• You’re a highly acclaimed bestselling author, but you think that milk bottles during the Second World War had use-by dates on them? Mais non.
  • You’ve written a thriller set against the backdrop of the late Victorian royal family, but use completely wrong forms of address for pretty much every titled character in your story? Does the word ‘Debrett’ mean nothing to you?
  • Above all, you’ve set your story in, say, twelfth century Italy or fifteenth century England, and yet [a] your characters never, ever, go to church, and [b] your dialogue could have come straight out of a script for Eastenders? (‘How ya doin’, ‘enry V, me old mucker?’) Bye bye. (Even the aforementioned Mr Sansom, one of the titans of the genre, was recently criticised on social media for his constant references to ‘lunch’ in the mid-sixteenth century, when no such meal existed. A fair cop, although I think it’s more than offset by what must be the first extensive uses of the words feodary and escheator in a bestselling novel…)

No doubt some of you are thinking that those who live in glass houses shouldn’t throw stones, and are even now thumbing through your copies of the Quinton books to find some of my howlers. This would be another fair cop – there are plenty out there! – were it not for the possibility that some devious authors might also plant such slips deliberately, perhaps for narrative reasons, perhaps to see if their readers are awake and paying attention (and even if I just made that up to cover my back, how will you ever know…?). For example, although it wasn’t a slip as such, I moved the date of Easter 1662 in Gentleman Captain, simply because I needed to. Did anybody object? Come to that, did anybody notice? Nope.

2/ Not interested – I’m generally a tolerant soul when it comes to grammar (misplace an apostrophe, though, and you’re toast). But there are a very few linguistic errors that get me reaching for the metaphorical equivalent of Mr Bythell’s shotgun, and one of them is the modern habit of using ‘disinterested’ instead of ‘uninterested’. OK, I know that modern usage is generally more forgiving of this than I am (even Oxford says it’s fine, and who am I to argue with my old alma mater?), but in this one specific instance, I’m on the side of the dinosaurs.

3/ The Curse of the Folder – Actually, this should be one of the advantages of the Kindle, i.e. the option to organise titles into suitably titled folders (a bit like the way in which your physical books really should be arranged on suitably organised shelves, but aren’t, and never will be). I always have about a dozen titles in my ‘Current’ folder – the immediate ‘to read’ list, the ones which, I tell myself, I’m going to read next. Except I never do. Something new comes along, and always seems a bit more interesting than Title X, which has already languished in the ‘Current’ folder for months. Maybe years. And will probably still be there, at 0%, in months or years to come.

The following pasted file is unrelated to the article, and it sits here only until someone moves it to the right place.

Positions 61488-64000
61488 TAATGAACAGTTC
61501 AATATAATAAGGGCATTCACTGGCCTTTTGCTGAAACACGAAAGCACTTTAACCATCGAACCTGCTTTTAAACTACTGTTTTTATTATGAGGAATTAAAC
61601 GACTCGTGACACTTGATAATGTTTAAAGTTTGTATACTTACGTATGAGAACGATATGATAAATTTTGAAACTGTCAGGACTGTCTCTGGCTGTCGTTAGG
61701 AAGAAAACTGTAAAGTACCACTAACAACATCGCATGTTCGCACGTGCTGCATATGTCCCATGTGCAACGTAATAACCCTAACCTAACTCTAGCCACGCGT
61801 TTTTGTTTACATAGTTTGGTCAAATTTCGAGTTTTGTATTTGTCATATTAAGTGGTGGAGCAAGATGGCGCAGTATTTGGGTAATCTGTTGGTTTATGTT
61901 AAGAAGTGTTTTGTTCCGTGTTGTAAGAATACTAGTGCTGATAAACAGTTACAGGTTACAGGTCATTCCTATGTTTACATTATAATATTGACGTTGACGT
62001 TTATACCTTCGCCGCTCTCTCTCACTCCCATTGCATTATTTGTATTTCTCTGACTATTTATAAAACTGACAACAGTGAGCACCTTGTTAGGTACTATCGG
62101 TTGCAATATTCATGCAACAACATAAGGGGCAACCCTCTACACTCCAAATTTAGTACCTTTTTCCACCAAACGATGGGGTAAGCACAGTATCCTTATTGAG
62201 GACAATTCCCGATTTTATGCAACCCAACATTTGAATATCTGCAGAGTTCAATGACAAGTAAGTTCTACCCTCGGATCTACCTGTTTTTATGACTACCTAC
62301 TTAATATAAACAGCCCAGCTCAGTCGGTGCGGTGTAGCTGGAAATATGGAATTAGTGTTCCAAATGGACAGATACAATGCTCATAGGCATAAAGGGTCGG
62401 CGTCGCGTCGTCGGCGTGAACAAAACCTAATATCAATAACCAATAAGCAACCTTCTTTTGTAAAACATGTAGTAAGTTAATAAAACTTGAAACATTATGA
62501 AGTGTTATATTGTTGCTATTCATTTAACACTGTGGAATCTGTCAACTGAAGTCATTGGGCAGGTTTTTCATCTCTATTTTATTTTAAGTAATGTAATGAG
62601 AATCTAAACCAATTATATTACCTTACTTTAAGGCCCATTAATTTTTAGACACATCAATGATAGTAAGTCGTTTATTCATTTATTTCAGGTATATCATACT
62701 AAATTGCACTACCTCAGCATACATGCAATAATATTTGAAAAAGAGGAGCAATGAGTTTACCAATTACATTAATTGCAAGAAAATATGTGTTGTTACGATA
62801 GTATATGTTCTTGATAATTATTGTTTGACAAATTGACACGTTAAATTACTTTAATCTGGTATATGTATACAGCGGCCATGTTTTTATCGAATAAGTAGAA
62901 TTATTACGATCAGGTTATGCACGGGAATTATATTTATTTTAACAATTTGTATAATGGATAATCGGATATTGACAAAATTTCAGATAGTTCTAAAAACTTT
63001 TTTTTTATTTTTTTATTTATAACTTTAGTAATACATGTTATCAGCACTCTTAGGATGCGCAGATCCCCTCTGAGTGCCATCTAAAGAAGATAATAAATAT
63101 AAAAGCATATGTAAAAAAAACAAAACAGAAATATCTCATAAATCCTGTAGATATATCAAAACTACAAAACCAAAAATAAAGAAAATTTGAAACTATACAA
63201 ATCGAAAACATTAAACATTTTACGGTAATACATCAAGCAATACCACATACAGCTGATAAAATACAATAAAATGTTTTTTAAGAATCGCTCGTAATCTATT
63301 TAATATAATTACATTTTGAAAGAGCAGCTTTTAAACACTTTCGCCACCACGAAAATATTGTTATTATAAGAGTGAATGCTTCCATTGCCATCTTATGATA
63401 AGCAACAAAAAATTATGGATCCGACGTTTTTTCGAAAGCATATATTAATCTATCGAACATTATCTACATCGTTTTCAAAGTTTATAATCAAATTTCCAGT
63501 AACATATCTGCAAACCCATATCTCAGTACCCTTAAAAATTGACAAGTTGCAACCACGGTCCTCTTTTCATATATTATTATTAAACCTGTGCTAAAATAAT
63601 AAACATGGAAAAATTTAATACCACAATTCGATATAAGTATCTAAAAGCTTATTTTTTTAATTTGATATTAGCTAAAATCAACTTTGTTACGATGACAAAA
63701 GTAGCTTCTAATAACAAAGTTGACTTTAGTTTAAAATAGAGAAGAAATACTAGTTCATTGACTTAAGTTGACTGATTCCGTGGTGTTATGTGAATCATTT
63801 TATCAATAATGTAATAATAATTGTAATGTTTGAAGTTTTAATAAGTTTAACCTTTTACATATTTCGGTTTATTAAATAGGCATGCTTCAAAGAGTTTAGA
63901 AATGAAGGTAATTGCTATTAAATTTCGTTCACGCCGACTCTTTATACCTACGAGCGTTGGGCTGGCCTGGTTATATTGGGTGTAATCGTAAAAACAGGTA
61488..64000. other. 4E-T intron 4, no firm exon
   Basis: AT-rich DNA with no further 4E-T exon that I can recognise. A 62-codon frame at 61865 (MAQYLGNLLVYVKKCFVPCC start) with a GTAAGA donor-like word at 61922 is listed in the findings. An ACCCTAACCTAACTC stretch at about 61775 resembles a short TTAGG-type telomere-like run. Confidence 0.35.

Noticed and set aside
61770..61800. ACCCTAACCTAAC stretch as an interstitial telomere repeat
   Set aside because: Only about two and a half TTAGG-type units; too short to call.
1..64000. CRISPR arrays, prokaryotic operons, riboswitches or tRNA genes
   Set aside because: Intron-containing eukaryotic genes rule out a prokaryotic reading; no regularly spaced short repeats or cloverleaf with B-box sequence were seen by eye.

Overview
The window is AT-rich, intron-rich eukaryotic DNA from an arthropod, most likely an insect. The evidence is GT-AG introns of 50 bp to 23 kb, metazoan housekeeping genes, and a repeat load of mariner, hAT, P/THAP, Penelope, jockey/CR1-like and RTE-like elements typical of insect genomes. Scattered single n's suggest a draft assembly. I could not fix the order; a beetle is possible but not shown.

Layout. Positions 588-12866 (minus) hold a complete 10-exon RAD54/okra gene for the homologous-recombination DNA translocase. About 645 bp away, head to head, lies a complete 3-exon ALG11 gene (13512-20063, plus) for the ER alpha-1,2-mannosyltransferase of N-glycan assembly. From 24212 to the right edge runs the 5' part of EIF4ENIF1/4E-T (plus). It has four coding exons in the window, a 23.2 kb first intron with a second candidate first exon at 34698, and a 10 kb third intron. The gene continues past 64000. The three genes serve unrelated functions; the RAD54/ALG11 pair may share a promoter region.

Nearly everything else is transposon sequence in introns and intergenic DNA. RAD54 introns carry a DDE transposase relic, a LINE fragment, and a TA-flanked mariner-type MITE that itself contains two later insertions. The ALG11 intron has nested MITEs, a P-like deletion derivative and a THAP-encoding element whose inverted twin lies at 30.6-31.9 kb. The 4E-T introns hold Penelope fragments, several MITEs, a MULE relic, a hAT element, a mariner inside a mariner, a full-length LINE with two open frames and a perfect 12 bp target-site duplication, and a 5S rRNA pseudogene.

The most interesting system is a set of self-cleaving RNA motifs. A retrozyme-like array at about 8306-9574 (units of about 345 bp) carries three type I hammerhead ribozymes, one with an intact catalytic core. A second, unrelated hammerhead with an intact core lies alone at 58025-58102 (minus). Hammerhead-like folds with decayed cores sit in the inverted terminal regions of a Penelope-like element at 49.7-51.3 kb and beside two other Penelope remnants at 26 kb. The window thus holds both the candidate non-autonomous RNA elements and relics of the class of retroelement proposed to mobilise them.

For all its foibles, then, I’m a fan of the Kindle, and the evidence of recent years demonstrates that far from bringing about the death of the physical book, it’s actually co-existed with a resurgence of the latter. After all, many in the 1950s and 1960s predicted that TV would mean the death of radio, whereas instead, the two have complemented each other and gone from strength to strength. So, sorry, Shaun, I won’t be joining you on the next Kindle shoot.

***

I’ll be having another blog-free week next week, but on the following Monday, i.e. 10 December (December?!?! How on earth did that happen?),I’ll be making a really important and exciting announcement. Watch this space!

7 Comments

  1. I can only agree with you. Until they invest houses with elastic walls, there has always to be a place for a Kindle (or other e-readers) – if only to maintain marital harmony. I find it hard to get rid of a book in any format and, although far to possessive to want to store even my data in the Cloud, at least I can archive a really bad Kindle book.

    However, when it comes to serious non-fiction, I believe that there is a further advantage of the Kindle: the ability to search the text. No matter how good a book’s index (and don’t start me on unindexed non-fiction and badly indexed non-fiction) I will always want to return to a point that cannot be found via the printed index. This is where the Kindle search facility comes into its own. The human mind is a wonderful thing and you will usually have some phrase or idea attached to your memory of a point read. This will enable you to find that point again via a Kindle search.